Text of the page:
My office cubicle was plain and basic so I added color to it. One year after leaving my scratch-art works next to a half-empty wall, I pinned some butterfly and rose origami. And then I found myself so engrossed with the art of paper-cutting and recently transitioned into card-making – which puts to good use my poetry-making skills (Yes, I write my own card sentiments!). My every day have since been mood change because Austin Kleon’s inspired me.
I met Austin Kleon through my colleague from the Finance Department. He lends me the book written by Kleon, entitled “Show your work!” Kleon is a writer who draws. He is a best-selling author and speaks frequently about creativity in the digital age.
I’m in the mood for sharing, so I’ll let you take a peek at Kleon’s “10 ways to share your creativity and get discovered”
- You don’t have to be a genius.
Find a genius. “Give what you have. To someone, it may be better than you dare to think” – Henry Wadsworth Longfellow
Be an Amateur. “That’s all any of us are: amateurs. We don’t live long enough to be anything else.” – Charlie Chaplin
You can’t find your voice if you don’t use it. “Find your voice, shout it from the rooftops, and keep doing it until the people that are looking for you find you.” – Dan Harmon
Read Obituaries. “Remembering that I’ll be dead soon is the most important tool I’ve ever encountered to help me make the big choices in life. Because almost everything – all external expectations, all pride, all fear of embarrassment or failure – these things just fall away in the face of death, leaving only what is truly important. Remembering that you are going to die is the best way I know to avoid the trap of thinking you have something to lose. You are already naked.” – Steve Jobs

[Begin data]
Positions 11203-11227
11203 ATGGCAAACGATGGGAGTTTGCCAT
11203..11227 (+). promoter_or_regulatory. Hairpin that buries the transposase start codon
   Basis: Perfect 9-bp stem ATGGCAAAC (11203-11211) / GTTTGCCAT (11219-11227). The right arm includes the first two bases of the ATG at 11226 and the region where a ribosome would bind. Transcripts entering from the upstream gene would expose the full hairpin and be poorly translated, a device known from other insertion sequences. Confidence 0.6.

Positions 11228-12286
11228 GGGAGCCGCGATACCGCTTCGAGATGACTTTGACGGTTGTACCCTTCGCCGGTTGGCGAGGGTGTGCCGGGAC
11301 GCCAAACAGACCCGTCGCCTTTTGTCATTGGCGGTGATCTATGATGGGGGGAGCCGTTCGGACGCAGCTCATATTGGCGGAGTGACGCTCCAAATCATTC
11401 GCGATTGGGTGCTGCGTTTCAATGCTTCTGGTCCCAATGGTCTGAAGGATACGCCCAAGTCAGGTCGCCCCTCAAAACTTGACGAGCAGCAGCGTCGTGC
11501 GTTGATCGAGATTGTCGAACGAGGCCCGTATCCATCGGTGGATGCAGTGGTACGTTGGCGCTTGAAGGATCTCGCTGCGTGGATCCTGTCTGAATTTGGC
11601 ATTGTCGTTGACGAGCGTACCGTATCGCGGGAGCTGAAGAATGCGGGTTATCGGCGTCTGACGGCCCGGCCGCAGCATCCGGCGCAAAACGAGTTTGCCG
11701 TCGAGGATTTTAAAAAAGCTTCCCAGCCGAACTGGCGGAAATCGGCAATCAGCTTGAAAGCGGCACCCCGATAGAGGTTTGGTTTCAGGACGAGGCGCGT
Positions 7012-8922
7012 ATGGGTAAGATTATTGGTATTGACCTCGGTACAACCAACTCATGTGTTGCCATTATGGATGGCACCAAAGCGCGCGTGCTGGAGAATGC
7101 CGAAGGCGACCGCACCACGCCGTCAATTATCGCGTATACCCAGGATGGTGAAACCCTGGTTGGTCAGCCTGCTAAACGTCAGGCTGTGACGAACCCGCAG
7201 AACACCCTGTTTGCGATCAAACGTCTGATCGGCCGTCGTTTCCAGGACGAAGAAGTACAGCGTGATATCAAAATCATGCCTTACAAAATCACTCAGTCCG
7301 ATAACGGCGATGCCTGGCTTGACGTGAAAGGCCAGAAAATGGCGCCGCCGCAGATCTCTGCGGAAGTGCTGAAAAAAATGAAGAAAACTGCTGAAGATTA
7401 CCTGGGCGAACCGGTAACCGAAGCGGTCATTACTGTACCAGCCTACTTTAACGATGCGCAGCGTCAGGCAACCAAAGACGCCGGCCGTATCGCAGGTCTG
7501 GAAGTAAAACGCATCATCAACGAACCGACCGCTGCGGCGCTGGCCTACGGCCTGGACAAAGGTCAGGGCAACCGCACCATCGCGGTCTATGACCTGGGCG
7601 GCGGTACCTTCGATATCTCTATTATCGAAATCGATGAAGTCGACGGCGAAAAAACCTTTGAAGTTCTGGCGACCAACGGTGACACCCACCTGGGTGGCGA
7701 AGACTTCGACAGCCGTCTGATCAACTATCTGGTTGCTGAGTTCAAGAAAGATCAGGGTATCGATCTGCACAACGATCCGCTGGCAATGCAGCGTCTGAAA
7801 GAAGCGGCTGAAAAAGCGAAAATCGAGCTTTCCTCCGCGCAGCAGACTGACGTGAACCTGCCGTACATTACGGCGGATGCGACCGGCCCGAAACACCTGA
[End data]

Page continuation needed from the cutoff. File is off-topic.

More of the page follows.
2. Think Process, not Product.
Take people behind the scenes. “A lot of people are so used to just seeing the outcome of work. They never see the side of work you go through to produce the outcome.” – Michael Jackson
Become a documentarian of what you do. “In order for the connection to happen, we have to allow ourselves to be seen – really seen.” – Brene Brown
3. Share something small every day.
Send out a daily dispatch. “Put yourself, and your work, out there every day, and you’ll start meeting some amazing people.” – Bobby Solomon
The “so what?” Test. “Make no mistake: This is not your diary. You are not letting it all hang out. You are picking and choosing every single word.” – Dani Shapiro
Turn your flow into stock. “if you work on something a little bit every day, you end up with something that is massive.” – Kenneth Goldsmith
Build a good (domain) name. “Carving out a space for yourself online, somewhere where you can express yourself and share your work, is still one of the best possible investments you can make with your time” – Andy Baio
4. Open up your cabinet of curiosities.
Don’t be a hoarder. “The problem with hoarding is you end up living off your reserves. Eventually, you’ll become stale. If you give away everything you have, you are left with nothing. This forces you to look, to be aware, to replenish… Somehow the more you give away, the more comes back to you.” – Paul Arden